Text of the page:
DIAZ: You being a Lions fan, of course. I think a lot of people say they don't expect a suspension. I say if the league deems it intentional, he will be suspended.

Because he's not getting the message that -- he's been voted the dirtiest player in the NFL by his peers. So basically if the league believes it's intentional, they will suspend him. If they don't, they'll have to say it wasn't intentional.

COSTELLO: Well, they got a lot of things to decide come Monday morning.

DIAZ: Yes, exactly like if I throw a red flag, don't get your feelings hurt. And flag me for another 15 yards. You know what? I'm not going to review the penalty. You threw the red flag and weren't supposed to, the dumbest rule in the NFL.

COSTELLO: I think we agree on something.

DIAZ: There we go. Thank you so much. I'll just keep your feet away from me.

COSTELLO: But now I know how to protect myself.

DIAZ: Took you this long to know that?

COSTELLO: No, not really. We'll be right back.


COSTELLO: It's 11 minutes past the hour. Checking our top stories now. French authorities have decided not to formally investigate former President Nicolas Sarkozy, but he may have to provide more testimony about accusations that France's richest woman, the heiress of Loreal Cosmetics illegally aided his 2007 presidential campaign. Sarkozy also still faces possible criminal charges.

Are you still stuffed from eating all that heavy food? Well, the crew of the International Space Station probably isn't. One American and two Russians had their turkey and dressing in zero gravity. They also had their marshmallows and candied yams, but I just don't think it was the same.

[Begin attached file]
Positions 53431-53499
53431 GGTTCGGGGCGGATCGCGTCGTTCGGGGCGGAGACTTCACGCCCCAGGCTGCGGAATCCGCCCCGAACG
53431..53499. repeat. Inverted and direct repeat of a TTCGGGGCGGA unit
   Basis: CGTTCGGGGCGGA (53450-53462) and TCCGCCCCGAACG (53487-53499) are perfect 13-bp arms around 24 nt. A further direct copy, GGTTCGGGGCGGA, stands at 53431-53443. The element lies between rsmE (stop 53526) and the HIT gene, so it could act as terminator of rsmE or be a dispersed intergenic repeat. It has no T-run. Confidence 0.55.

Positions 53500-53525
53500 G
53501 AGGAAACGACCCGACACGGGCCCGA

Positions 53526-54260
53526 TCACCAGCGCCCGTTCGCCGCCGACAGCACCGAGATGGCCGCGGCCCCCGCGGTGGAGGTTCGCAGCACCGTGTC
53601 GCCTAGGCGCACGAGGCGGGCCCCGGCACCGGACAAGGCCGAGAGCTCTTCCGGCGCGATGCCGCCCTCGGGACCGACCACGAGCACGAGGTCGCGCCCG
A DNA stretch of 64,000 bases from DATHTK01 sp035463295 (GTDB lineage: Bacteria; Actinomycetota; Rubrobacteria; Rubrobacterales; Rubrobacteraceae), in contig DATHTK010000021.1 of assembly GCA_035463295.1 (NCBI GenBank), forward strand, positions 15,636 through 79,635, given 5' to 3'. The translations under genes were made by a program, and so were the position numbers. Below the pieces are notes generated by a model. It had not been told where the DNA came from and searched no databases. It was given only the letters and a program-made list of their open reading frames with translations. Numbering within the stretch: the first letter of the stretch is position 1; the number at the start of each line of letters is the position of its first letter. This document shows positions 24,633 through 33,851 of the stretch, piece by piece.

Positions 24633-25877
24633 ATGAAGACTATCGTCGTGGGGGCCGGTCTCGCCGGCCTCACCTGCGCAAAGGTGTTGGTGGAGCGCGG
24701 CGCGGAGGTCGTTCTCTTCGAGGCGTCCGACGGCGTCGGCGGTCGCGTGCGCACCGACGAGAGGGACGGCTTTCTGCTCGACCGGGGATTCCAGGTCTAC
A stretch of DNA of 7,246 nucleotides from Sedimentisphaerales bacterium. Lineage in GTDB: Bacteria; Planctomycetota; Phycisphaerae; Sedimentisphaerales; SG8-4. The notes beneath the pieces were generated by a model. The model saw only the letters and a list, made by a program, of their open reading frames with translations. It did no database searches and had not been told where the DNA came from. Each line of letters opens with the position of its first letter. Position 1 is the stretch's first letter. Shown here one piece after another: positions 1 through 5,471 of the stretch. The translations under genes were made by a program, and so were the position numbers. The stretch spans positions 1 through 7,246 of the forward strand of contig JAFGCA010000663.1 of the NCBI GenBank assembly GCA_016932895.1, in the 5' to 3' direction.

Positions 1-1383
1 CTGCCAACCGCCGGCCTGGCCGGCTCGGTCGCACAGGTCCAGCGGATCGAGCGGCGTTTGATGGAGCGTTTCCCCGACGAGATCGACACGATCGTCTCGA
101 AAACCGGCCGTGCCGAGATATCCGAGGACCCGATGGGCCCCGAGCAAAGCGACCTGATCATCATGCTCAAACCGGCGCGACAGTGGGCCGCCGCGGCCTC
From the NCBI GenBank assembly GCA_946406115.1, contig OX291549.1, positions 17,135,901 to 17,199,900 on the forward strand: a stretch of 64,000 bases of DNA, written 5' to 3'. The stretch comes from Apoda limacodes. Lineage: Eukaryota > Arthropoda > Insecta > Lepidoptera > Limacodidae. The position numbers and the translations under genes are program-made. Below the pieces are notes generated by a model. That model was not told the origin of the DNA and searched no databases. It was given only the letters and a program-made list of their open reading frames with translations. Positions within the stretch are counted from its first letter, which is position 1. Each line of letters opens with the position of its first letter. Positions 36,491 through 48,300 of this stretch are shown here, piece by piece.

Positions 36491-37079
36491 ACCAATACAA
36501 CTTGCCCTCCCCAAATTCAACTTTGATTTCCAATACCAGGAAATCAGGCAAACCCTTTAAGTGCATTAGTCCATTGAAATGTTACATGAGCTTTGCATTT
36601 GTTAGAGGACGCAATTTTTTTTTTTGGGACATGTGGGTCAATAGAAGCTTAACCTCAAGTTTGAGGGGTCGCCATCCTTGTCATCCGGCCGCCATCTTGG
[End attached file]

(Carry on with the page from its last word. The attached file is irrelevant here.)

Onto Christmas, few images are for more important to Christians this time of year than scene of Mary, Joseph and the baby Jesus. But a new book by Pope Benedict disputes a few key pieces of that picture.

After studying the Bible and other records, the pope writes there were actually no animals at the manger. He also said angels did not sing at Christ's birth.

And Jesus' historical birth date is several years off. Having said that, the Holy Father is not pushing anyone to change their holiday traditions to reflect his findings. He's received international praise for his role in brokering a truce between Israel and Hamas. But now the Egyptian President Mohamed Morsy is facing international scrutiny for what critics say is a controversial power grab.

Reza Sayah joins us by phone from Cairo's Tahrir Square where massive protests have broken out in response to Morsy's new orders. Reza, Morsy says he is trying to promote, quote, "political and social stability." His actions seem to be having the opposite effect.

REZA SAYAH, CNN INTERNATIONAL CORRESPONDENT (via telephone): Carol, it is a very loud scene here. I'm having a difficult time hearing you, but let me set the scene for you here. It's a dramatic one. Thousands of protesters have been filing into Tahrir Square over the past several hours.

A number of clashes have broken out in several of the major arteries leading into Tahrir Square. The way these clashes start are usually with young protesters throwing rocks at security forces.

The security forces respond with shooting tear gas. Right now, we are seeing tear gas clouds in those arteries. And demonstrators are still here. There's a little bit of a calm that's taken over in the past hour.

But still the potential for clashes remain as the demonstrators are still here and security forces are still here. This scene was reminiscent of the Egyptian revolution in the scene that Tahrir Square in 2011.

In 2011 the outrage was aimed at former President Hosni Mubarak. This time the outrage aimed at current President Mohamed Morsy after the announcement of a number of decrees last night that many of his critics here describe as an undemocratic power grab.

One of those decrees bans anyone from overturning any of his declarations since he took office in June. This decree says not even the judiciary can overturn his declarations that order is to stay in place until the parliament takes over. This is Morsy undermining democratic processes and that's why they are here protesting again -- Carol.